Monday, March 31, 2014

Riotously Funny Column About Readability of Text

This is by someone who I worked with at JPL decades ago:
I’ve got cataracts, and thanks to a combination of bureaucratic CF at the doctor, at my new insurance company, and sure enough thanks to Obamacare, I still haven’t been able to get them fixed. (May. Maybe.)

For those of you who’ve never had them, the effect is more or less like having really dirty glasses all the time. Small print is hard. (Small print in Chinese is really hard, I have to resort of a magnifying glass.) You lose contrast, and glare washes out everything.

Now, here I am, reading web pages. I’m not going to mention who I’m using as an example, because it’s not Pejman Yousefzadeh’s fault, it’s some damn hipster web designer, who probably wears plaid pajamas and drinks hot chocolate while talking to his mommy and daddy about healthcare.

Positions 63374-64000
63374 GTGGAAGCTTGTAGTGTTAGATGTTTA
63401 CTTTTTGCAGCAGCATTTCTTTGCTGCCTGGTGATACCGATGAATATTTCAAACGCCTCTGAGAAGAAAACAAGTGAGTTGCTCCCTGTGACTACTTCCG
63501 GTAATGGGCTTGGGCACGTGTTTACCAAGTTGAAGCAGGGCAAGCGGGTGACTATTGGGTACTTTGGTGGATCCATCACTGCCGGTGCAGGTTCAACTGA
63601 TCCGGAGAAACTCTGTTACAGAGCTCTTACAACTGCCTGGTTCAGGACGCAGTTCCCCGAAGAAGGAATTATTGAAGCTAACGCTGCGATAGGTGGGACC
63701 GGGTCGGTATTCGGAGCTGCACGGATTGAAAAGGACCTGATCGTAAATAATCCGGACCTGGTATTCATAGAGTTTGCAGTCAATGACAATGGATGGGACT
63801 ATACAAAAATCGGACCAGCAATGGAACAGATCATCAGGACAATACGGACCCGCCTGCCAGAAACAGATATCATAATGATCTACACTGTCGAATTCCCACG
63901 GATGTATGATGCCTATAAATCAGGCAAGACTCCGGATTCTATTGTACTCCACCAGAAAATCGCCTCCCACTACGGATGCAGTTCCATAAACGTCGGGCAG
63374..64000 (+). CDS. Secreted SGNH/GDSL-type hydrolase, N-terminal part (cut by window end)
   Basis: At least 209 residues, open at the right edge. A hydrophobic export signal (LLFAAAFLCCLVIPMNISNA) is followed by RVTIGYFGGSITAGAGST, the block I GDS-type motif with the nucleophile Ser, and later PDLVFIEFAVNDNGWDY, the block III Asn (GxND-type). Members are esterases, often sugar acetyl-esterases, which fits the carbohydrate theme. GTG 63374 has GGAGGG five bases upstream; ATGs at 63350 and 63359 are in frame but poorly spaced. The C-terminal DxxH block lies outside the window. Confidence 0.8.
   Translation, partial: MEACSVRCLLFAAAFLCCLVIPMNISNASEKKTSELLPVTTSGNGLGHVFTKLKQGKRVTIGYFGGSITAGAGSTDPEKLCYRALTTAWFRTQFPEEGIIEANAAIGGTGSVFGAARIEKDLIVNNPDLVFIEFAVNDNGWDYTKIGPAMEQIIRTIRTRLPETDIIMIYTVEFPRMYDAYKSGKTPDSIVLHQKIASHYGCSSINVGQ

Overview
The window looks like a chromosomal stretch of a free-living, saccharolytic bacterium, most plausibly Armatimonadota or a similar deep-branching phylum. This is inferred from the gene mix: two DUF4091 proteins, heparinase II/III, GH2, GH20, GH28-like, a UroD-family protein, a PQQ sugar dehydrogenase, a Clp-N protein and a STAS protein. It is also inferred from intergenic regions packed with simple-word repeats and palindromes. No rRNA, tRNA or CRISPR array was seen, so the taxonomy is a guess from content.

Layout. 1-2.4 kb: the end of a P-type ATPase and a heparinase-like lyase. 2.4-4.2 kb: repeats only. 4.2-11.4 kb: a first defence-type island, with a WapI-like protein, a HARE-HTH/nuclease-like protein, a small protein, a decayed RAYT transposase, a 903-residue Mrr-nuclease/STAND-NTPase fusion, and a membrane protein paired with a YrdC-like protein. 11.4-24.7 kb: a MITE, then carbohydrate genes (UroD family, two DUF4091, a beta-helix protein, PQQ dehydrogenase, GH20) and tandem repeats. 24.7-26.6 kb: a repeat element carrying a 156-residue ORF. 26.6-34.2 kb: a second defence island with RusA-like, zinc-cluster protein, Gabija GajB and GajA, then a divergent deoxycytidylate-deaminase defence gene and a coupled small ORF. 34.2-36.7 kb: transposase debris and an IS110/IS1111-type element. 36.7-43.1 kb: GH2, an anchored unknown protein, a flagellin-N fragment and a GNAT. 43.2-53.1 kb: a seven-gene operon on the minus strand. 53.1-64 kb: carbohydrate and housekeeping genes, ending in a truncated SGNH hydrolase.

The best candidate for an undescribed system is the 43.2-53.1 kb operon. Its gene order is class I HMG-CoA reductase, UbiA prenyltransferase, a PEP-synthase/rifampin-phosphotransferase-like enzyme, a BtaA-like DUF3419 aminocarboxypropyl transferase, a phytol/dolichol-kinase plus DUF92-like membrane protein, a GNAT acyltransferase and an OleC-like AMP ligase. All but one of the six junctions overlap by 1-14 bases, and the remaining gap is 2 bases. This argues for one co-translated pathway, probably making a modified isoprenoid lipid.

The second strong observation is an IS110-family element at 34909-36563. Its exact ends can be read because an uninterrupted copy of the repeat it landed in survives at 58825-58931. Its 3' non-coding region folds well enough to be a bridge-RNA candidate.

And yes, the source of the problem is that the color encoding in HTML for the unreadable text is... 666 ... the number of the beast.


  1. Yeah, that's bad but I've seen red text on a blue background. Try reading that without going cross-eyed!

  2. Nothing will mess up your eyes like this :-)

  3. You knew Charlie? Wow, its a small world (tm)...

  4. Red on blue is pretty bad, but gray on black is even worse. And it's not just web pages either. Look at most new electronic gadgets like audio receivers, blue-ray players etc. Most of them these days have black cases and the control and button labels are in dark gray. They are almost impossible to read even in good light.

  5. The text on you own blog looks like it's that same "gray of the Beast." And the text of visited links is an even lighter gray.

    At least the comments are in black text.

  6. Actually, 222, not 666. But I have changed it. The URLs were 666, but they are now a blue.